I've often moaned about people being stuck in a mindset centred around stuff. I know people, as do you, who prefer to own music, films, and so on, on discs. To me that seems silly because the content is an experience and as such no longer tied to its delivery medium.
Essentially I'm more interested in the experience itself and how to best get access to it. I know that if I owned every episode of The Simpsons on DVD I would rarely watch more than a fraction of episodes, for example. The experience is watching them - not selecting an episode, finding the relevant disc, putting it in the player, watching, and then returning said disc to its case. That other stuff is hassle between me and the content. I don't like that.
The idea that the content has to be pinned down like a butterfly seems to be old world thinking. Possessions were important because we had so few.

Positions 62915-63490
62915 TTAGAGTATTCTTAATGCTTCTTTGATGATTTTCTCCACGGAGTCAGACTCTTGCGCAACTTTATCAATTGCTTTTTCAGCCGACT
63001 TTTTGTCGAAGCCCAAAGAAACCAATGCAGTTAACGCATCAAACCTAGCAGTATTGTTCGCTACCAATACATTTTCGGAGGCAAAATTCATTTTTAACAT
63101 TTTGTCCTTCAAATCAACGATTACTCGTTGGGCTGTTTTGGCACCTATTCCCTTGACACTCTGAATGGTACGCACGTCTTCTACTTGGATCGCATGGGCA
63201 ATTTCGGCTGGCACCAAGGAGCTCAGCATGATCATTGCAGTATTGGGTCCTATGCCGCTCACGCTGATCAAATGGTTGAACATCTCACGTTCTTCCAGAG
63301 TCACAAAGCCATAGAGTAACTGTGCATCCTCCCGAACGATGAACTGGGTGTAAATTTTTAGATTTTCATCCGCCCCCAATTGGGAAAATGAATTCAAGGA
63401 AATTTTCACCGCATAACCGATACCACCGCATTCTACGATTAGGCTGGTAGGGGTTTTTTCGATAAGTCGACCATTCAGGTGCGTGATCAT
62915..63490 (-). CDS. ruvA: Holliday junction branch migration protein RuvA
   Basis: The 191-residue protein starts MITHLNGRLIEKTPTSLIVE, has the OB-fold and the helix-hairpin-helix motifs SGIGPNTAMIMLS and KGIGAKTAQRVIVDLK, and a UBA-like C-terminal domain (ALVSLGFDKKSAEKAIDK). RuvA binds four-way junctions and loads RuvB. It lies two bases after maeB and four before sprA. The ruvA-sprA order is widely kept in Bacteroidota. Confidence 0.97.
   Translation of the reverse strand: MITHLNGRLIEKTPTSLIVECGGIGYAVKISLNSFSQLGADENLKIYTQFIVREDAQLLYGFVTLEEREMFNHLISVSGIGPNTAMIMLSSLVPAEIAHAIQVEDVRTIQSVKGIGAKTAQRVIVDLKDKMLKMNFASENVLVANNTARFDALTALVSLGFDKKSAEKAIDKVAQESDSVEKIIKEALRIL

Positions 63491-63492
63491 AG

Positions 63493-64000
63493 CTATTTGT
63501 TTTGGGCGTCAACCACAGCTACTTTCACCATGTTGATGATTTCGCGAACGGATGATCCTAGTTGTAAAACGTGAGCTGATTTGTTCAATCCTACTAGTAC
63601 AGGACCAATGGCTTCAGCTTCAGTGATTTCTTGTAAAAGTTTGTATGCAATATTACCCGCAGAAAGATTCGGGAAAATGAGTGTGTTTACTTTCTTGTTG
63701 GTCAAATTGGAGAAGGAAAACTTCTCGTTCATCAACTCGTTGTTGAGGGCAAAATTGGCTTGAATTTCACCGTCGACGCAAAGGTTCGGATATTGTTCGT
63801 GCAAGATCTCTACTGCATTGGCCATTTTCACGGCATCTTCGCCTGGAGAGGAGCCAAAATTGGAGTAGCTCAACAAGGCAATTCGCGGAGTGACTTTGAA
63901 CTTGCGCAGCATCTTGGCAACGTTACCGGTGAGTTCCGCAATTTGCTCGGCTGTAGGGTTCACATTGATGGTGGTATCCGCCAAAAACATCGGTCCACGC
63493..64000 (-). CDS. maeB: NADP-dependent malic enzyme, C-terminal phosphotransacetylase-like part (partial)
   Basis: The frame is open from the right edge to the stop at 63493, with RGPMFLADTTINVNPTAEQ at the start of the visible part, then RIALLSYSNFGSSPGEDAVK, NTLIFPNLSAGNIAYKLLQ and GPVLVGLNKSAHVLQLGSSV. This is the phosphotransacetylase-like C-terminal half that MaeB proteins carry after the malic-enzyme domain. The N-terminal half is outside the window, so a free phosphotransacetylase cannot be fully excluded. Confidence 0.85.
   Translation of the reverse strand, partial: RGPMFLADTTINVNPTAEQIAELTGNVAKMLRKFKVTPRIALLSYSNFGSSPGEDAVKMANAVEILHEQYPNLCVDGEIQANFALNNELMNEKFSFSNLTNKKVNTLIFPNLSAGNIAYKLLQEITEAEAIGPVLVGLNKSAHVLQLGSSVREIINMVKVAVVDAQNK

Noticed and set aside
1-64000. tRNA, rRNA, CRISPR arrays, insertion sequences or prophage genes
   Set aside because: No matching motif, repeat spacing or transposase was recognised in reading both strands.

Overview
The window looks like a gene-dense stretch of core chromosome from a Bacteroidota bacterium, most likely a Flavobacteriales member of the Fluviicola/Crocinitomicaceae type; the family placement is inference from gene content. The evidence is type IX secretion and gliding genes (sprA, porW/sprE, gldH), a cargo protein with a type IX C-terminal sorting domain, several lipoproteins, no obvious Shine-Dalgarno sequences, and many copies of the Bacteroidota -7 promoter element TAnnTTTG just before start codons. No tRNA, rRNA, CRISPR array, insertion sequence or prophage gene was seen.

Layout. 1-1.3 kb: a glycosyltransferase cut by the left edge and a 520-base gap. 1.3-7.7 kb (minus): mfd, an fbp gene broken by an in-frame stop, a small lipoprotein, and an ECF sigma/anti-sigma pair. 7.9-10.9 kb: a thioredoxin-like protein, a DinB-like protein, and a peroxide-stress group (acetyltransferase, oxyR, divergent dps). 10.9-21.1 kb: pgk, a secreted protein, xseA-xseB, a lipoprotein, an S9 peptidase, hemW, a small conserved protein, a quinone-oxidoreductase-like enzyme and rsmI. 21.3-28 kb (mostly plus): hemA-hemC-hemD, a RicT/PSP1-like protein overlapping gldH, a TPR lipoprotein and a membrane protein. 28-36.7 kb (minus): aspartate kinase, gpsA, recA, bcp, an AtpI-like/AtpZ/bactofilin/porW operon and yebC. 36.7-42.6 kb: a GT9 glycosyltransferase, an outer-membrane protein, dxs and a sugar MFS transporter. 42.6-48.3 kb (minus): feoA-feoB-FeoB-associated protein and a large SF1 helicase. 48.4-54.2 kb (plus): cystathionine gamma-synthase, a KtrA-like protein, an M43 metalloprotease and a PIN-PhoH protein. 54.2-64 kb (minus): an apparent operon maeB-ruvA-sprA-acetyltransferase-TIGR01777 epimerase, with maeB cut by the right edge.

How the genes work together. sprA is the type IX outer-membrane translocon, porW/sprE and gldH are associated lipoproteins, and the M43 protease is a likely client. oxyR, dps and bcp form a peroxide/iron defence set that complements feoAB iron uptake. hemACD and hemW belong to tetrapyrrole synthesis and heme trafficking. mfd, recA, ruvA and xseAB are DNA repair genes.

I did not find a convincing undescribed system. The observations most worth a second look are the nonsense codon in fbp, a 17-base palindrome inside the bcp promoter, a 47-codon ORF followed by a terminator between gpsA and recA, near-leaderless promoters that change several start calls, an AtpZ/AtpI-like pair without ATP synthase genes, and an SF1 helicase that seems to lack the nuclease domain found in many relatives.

Except that's not the world we live in any more. Large scale manufacturing has reduced the value of the tangible to virtually nothing. The value of a good meal hasn't changed though, has it?
Whereas back in the day there were cobblers these days shoes are cheap enough that repairing them is pretty much unheard of. Conversely having a few pints with friends is pretty much unchanged.
Experiences endure, possessions don't. Seems a bit counter intuitive, doesn't it? Ultimately we're just our combined experiences wrapped up in a fancy way to keep meat fresh.
The most brilliant scientist, the greatest philosophers, the dumbest blonde hottie, underneath this is all we are:
So an expensive watch is unsurprisingly not going to make you happy.
Furthermore it puzzles me that we're not putting more focus on an experience-based economy. Possessions, aside from being fleeting, aren't sustainable in the long run.
Some things are fine, of course, but mass manufactured junk is surely a story without a happy ending?